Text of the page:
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A case study in the brutalism of small decisions: the changing threshold for maximum grant in Scotland

November 1, 2017

Over the past year, the Scottsh government has been very keen to celebrate its decision to increase the income up to which it provides maximum grant. It was doing so again yesterday:

The Scottish Government said almost 3,000 additional students qualified for a non-repayable bursary or saw their funding increase as a result of the income threshold being raised from £17,000 to £19,000 last year.

I’ve been critical of this line, because it obscures that the celebrated increase simply reverses most of cut made by the same people in 2013. Up to 2012-13, maximum grant was available at household incomes below £19,300. In 2013-14 that was cut to £17,000. Even leaving aside that £19,300 in 2012-13 would now be somewhere above £20,000, the most recent increase isn’t therefore much to boast about. It’s like standing hard on someone’s foot and then expecting them to be grateful when after a while you stand on it a bit less hard.

The reason for highlighting this is not just as a failure of honesty in government communications (though that is partof it), but because the change in 2013 had such a serious negative impact on individuals. As the line quoted above shows, for the first time we can now say with some certainty how many.

The way the figures have been presented (nothing dubious, just how it’s been done)  have made it impossible to identify until now how many people fell into the £17,000-£19,300 band. This year, however, we have figures on the numbers with incomes up to £19,000 and we can compare that with earlier years, when the cut-off was lower.

The chart here shows how numbers in the lower and higher bands have changed: the higher band was £17,000 to £23,999 for the first three years and £19,000 to £23,999 last year.

Screenshot 2017-11-01 at 08.30.56

There were a pretty consistent 9,000 in this band between 2013-14 and 2015-16. The lower band fluctuates more, which is probably because it contains a large majority of low-income mature students, whose numbers have tended to be quite unstable.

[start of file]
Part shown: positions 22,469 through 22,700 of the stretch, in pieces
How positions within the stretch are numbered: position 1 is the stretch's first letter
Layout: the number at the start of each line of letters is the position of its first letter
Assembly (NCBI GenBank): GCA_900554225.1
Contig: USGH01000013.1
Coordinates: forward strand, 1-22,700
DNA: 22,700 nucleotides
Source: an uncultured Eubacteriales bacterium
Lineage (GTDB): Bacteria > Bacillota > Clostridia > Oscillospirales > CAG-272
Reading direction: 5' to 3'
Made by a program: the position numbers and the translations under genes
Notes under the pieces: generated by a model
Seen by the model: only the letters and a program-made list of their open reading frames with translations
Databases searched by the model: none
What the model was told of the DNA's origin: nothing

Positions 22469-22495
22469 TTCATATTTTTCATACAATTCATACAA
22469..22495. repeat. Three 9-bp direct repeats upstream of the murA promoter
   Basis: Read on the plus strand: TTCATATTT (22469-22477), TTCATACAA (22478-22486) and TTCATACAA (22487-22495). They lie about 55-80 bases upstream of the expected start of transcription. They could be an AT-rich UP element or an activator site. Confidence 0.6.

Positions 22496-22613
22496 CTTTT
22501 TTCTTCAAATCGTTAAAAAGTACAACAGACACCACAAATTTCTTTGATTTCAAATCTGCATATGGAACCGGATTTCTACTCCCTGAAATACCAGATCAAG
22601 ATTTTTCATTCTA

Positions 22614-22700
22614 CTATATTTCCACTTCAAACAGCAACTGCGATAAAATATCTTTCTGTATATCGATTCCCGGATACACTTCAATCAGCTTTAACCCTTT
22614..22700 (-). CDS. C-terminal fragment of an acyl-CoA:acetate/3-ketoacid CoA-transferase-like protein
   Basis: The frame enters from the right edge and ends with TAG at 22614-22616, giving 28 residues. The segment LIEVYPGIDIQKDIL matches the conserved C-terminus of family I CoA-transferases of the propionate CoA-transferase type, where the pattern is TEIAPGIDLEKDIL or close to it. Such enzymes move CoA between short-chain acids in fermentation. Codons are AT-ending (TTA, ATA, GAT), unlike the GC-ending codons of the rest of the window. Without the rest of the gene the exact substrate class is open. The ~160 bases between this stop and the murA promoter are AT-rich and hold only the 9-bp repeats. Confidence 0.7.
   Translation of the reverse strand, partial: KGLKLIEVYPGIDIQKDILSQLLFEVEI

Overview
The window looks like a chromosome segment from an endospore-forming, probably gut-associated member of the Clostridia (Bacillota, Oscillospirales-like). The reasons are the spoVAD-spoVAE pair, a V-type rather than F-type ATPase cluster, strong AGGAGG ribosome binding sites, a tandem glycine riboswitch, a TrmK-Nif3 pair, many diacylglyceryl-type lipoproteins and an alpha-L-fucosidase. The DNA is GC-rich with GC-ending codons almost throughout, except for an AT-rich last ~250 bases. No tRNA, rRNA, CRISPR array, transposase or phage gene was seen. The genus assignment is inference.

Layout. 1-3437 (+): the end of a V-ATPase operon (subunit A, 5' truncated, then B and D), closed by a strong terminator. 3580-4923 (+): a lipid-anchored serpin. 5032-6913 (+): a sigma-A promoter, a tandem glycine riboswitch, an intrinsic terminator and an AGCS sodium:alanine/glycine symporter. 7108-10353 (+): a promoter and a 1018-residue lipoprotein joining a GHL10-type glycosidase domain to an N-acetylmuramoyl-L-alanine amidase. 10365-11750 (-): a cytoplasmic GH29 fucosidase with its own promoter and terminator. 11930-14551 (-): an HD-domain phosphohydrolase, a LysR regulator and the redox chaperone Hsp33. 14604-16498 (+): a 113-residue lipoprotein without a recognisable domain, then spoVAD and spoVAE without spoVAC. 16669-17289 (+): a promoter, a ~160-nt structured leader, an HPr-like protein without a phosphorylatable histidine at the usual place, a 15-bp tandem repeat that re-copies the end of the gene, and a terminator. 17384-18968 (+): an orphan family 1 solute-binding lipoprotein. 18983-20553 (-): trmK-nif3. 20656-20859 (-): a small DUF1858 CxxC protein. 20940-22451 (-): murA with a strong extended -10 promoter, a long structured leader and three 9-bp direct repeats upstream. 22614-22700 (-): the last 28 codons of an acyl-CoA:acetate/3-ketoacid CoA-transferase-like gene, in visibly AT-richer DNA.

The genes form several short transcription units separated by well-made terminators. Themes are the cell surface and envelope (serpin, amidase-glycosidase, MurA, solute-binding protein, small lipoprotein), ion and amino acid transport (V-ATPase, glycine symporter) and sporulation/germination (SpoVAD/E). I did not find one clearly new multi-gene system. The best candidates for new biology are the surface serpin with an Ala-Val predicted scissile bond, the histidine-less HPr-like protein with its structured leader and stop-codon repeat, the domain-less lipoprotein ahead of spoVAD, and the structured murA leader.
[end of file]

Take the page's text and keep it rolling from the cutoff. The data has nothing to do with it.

On the basis of these numbers, the SG’s 3,000 looks like a fair estimate of the number caught by the threshold cut in 2013-14 (or a bit of an under-estimate, bearing in mind the new limit is still below the old one). The changes, down and up, have been applied to everyone, new and continuing. The original move probably saved the Scottish government around £4m a year in 2013-14 and 2014-15, and slightly less in 2015-16, when £125 was added to the grant reducing the saving by around 10%.

Here’s why the impact of the 2013 change on the group can properly be described as brutal.

Other data suggest it is likely most of those affected were younger students, eligible for YSB.  In 2012-13, every young student with a household income up to £19,300 was entitled to a grant of £2,640.  If they chose, they could top that up with loan of £3,740 to a total sum of £6,380   (living away from home; less loan was available to those living at home).

In 2013-14, their grant was cut to £1,000 and they were offered a loan of £5,750 (whether living at home or away), to bring total support to £6,750.  Thus they lost £1,640 of non-repayable cash funding every year.  Even if they were willing to take on the whole higher loan, and borrow £2,000 more a year, that only improved their overall support by £400.

Around a quarter of YSB takers don’t borrow: those in this group simply lost 62% of their income. Remember, this included students already in the system, who’d entered expecting this grant.

I think a real injustice was done to the people in this group, who experienced a clear, significant detriment. In regarding this as an acceptable penalty to apply to this small, vulnerable group, government did an archetypally bad bit of policy-making. In throwing its whole weight uncritically behind the 2013 changes (at the time: they no longer do) and not even insisting on a safety net for those already studying, NUS Scotland performed poorly.

Thus, every time ministers highlight the increase in the threshold in 2016-17, they are doing so on the back of these dramatic losses for two or three thousand young people from low-income homes every year from 2013-14 to 2015-16.  I’d not be so proud of that.


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